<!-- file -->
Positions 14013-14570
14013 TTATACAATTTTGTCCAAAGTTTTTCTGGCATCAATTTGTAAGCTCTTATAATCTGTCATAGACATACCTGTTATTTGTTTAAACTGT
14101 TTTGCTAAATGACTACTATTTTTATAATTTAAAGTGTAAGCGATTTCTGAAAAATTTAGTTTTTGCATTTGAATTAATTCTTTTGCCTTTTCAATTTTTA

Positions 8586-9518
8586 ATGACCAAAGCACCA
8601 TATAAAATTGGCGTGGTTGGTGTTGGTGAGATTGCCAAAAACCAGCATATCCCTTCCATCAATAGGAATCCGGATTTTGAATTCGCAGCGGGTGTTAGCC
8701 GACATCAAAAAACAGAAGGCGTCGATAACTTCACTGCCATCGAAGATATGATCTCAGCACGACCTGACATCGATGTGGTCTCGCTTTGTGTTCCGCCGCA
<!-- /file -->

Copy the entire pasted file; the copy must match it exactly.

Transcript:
Positions 14013-14570
14013 TTATACAATTTTGTCCAAAGTTTTTCTGGCATCAATTTGTAAGCTCTTATAATCTGTCATAGACATACCTGTTATTTGTTTAAACTGT
14101 TTTGCTAAATGACTACTATTTTTATAATTTAAAGTGTAAGCGATTTCTGAAAAATTTAGTTTTTGCATTTGAATTAATTCTTTTGCCTTTTCAATTTTTA

Positions 8586-9518
8586 ATGACCAAAGCACCA
8601 TATAAAATTGGCGTGGTTGGTGTTGGTGAGATTGCCAAAAACCAGCATATCCCTTCCATCAATAGGAATCCGGATTTTGAATTCGCAGCGGGTGTTAGCC
8701 GACATCAAAAAACAGAAGGCGTCGATAACTTCACTGCCATCGAAGATATGATCTCAGCACGACCTGACATCGATGTGGTCTCGCTTTGTGTTCCGCCGCA